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Organising your Studies - Part 1

Image of goal planner with pens on top

Balancing your work-life-study balance is always a challenge for LSE students, but it’s by far one of the most important ones. It’s no secret that assignments, exams and other requirements as part of your course can make periods of the year a little busy. But ensuring you take regular breaks and have extra-curricular activities (aka the fun stuff) planned into your schedules will help you stay happy, keep mentally and physically healthy and can give you the motivation to power through those busier times.

Organising your studies is key to being able to adopt the right work-life-study balance. So, we’ve put together some tips to help you, courtesy of some of our own LSE students who have experienced the student journey from start to finish. There is no one size fits all when it comes to ways of studying, and you should definitely take some time to work out what your learning style is – but we hope that this provides some useful guidance and tips to help you get started!

PLANNING YOUR SCHEDUELE:

Use a diary/journal

To stay organised and keep on top of your weekly assignments, readings, and projects, it is a good idea to you keep an organised planner so that you can easily visualise your long-term and short-term schedule and goals.

This can take a variety of different forms. Whether you decide to keep a hardback diary, paper planner, digital app or smartphone calendar (remember to sync with the official LSE Student Hub app), it is really important that you have a record of your timetable, key dates and projects.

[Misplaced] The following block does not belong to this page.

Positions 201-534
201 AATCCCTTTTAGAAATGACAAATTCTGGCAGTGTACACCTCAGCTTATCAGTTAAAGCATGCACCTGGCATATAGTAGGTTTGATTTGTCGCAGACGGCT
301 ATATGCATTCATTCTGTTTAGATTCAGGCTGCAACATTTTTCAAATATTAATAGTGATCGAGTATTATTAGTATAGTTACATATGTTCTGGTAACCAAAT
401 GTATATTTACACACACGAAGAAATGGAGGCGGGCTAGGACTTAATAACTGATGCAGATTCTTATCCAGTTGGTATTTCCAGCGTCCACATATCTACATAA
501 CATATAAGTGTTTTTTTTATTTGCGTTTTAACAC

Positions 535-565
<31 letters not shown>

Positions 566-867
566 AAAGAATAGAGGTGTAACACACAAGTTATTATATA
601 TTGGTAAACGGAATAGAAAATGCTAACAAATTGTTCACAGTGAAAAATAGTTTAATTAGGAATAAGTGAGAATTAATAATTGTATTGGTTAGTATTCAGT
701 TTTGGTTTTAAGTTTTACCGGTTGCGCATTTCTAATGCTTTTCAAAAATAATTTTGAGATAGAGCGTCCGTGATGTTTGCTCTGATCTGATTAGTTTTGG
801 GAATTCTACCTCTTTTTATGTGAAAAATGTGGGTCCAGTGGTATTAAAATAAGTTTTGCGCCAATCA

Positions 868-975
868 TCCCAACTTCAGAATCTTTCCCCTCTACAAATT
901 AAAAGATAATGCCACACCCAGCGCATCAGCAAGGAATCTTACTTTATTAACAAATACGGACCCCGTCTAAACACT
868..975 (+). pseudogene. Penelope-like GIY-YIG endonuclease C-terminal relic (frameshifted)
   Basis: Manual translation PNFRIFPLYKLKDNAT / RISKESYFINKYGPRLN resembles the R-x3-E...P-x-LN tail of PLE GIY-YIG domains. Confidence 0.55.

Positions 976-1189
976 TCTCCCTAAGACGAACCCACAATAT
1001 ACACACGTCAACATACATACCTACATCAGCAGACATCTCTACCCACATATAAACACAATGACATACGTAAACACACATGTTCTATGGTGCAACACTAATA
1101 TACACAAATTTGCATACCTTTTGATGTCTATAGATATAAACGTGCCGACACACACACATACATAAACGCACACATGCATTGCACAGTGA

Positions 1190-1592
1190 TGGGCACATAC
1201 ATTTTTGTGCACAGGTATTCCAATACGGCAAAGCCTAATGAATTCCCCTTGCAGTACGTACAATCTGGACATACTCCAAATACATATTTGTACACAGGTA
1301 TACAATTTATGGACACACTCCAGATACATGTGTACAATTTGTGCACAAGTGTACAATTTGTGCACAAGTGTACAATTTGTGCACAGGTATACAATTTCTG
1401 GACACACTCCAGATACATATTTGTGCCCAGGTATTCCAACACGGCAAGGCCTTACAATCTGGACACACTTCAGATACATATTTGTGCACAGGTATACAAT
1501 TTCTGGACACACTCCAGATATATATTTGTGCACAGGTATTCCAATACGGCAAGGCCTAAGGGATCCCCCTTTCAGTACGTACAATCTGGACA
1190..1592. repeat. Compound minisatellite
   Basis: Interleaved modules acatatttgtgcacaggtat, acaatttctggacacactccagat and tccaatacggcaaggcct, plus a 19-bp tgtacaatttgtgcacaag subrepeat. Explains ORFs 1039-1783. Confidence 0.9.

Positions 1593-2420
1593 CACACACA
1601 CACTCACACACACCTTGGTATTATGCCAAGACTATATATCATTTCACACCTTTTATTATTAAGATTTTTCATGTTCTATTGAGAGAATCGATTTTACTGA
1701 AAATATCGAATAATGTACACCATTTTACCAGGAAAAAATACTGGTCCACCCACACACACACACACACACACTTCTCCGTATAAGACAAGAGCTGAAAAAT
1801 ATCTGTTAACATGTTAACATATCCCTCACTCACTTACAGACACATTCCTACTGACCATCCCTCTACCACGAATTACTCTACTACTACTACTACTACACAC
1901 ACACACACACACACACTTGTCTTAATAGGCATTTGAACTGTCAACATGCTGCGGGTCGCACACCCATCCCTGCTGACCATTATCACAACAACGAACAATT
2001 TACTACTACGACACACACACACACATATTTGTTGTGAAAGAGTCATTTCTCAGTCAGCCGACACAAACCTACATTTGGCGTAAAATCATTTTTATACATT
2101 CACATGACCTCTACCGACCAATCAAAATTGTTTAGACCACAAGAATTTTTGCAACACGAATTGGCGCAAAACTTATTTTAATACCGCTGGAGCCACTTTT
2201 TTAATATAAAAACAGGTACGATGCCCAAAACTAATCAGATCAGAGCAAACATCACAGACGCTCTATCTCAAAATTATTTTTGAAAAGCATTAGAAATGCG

If colour-coding helps you learn and overcome any difficulties with keeping track of things, you may find it easier to just highlight instead of keeping multiple coloured pens. For instance, you might find it easier to highlight each of your courses so you can easily visualise your time into blocks (e.g. HY113, AN100, EC201 – these are example classes).

Setting goals in advance

Planning your academic year should involve some level of goal setting. It is really useful to make note of both your long term and short-term goals well in advance. Short term goals could include weekly readings, presentations and smaller pieces of work, and long term goals could include your thesis, research projects or end of year assignments. We recommend that you take some time to journal and fill up your diary with upcoming dates, projects, and events – that way, they’ll be no unexpected surpises and they’ll stay on your radar throughout the year!